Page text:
Steve West is a husband, father, minister, musician, and writer that pastors Arab First United Methodist Church. His blog, "Musings of a Musical Preacher", may be found at

Thursday, September 3, 2015

The Great Fishing Boat Caper

This is my column that appeared in The Arab Tribune on Wednesday, September 2, 2015.

I enjoyed writing this story down for the first time!

When I was growing up in the years around kindergarten and first grade, my family lived in Sheffield, Alabama. I had older brothers, but I was the one folks remember as the toe-headed kid running around the church my father served.

We lived in the church-owned home on a cul-de-sac on Rivermont Drive. Behind our houses, back in the woods and down the slope, was a large creek.

Amy and Becky were my friends. They were the two little girls that lived across the street, and we always found something to do.

Playing down in the woods by the creek one day, we came upon a little fishing boat tied to a stump. And that was the beginning of the great fishing boat caper.

Every day, we would go down to the boat and untie it. One of us would hold the rope while the other two climbed in the boat. Then we would trade places. I have no idea how many times we did this, but boy, it was fun ... until the day one of the girls dropped the rope.

I can still visualize her scrambling to take hold of it before the boat drifted to the other side of the creek, with Becky and me in it. It lodged into a grassy area on the other side, but it was nowhere near the other shore. I did not know how to swim yet, and there was no paddle in sight. Oh dear.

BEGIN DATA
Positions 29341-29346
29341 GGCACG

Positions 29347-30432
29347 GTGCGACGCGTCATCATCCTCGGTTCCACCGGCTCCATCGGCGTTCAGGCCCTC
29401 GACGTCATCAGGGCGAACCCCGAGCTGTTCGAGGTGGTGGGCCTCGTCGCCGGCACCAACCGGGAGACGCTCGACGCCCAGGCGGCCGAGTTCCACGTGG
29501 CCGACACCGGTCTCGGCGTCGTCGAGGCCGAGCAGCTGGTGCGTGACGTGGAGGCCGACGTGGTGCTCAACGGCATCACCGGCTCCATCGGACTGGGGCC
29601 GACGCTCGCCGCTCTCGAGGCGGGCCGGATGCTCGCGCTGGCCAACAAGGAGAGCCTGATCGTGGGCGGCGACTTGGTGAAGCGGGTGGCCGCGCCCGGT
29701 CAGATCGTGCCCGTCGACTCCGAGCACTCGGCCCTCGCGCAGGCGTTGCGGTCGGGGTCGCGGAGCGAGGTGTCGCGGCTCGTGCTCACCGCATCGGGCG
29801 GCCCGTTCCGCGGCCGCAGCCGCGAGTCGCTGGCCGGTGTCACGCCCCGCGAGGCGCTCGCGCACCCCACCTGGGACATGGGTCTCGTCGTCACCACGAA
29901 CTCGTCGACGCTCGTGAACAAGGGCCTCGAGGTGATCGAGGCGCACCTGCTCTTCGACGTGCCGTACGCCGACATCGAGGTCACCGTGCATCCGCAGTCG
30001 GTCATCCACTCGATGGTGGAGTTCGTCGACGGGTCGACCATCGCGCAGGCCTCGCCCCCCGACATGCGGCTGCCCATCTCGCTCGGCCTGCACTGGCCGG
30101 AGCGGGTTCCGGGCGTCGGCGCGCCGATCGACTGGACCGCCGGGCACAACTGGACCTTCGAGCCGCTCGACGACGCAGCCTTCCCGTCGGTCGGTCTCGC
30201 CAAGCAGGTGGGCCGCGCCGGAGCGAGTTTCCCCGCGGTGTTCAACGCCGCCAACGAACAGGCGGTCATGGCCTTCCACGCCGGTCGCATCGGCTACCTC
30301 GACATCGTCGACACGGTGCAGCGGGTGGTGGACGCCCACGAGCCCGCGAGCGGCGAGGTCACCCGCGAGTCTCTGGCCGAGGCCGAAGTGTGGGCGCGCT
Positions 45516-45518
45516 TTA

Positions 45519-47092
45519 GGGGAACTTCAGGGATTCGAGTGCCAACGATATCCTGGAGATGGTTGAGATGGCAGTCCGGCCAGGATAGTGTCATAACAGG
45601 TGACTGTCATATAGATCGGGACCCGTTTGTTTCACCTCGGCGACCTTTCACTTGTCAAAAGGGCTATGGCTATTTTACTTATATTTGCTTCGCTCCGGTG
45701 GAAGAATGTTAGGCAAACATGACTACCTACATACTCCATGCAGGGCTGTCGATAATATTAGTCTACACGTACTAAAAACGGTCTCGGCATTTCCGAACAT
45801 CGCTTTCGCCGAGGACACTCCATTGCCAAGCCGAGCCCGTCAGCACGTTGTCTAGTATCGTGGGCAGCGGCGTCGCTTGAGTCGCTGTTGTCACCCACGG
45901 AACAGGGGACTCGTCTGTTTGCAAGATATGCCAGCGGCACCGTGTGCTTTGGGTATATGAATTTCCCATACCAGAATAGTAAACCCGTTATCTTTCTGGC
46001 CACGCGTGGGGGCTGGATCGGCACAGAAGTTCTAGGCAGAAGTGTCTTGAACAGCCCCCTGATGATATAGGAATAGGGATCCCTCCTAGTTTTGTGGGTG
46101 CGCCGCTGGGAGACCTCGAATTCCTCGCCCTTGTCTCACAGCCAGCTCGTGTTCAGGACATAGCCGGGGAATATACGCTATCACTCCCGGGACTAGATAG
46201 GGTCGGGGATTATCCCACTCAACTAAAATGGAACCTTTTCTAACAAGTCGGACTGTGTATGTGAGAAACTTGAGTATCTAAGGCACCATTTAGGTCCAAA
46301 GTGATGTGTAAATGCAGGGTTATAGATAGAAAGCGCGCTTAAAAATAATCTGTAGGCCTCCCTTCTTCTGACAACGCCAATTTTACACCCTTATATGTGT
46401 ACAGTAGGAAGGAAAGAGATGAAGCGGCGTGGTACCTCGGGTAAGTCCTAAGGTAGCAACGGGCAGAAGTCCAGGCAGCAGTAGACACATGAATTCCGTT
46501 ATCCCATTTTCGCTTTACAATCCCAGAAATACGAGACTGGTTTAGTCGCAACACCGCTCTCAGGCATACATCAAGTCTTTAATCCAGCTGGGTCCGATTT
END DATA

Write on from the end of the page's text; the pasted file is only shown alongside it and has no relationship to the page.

My parents were going to find out, and all I could feel was the shame. Amy ran to get help, and help did come. My memory is fuzzy on how many people came to the shore and how long it took them to come up with a plan.

But what I vividly remember is the little motorboat coming up the creek to save us. Here we were, lost in our fears, and a young man appeared in the distance with the buzz of the motor behind him.

I've never been so glad to see a motorboat, before or since. It was as if Jesus himself was parting the waters, with a divine glow about him and heavenly music playing in the background. With no hint of judgement, and a smile on his face, this man came and took us to a place of safety.

In the years since, I've laughed that as a kid I was smart enough to know it's easier to get forgiveness than permission, but was just not wise enough to leave the boat tied up to the stump.

But I've never forgotten the joy of that moment when I saw the motorboat coming.

All these years, I've pondered what a Christ figure he was for me. Here I was, wallowing in my shame and fear, but he offered no condemnation and no harsh words. He just smiled and invited me to get in the boat.

Jesus is the one who comes.

Steve West is a husband, father, minister, musician, and writer that pastors Arab First United Methodist Church. His blog, "Musings of a Musical Preacher," is found at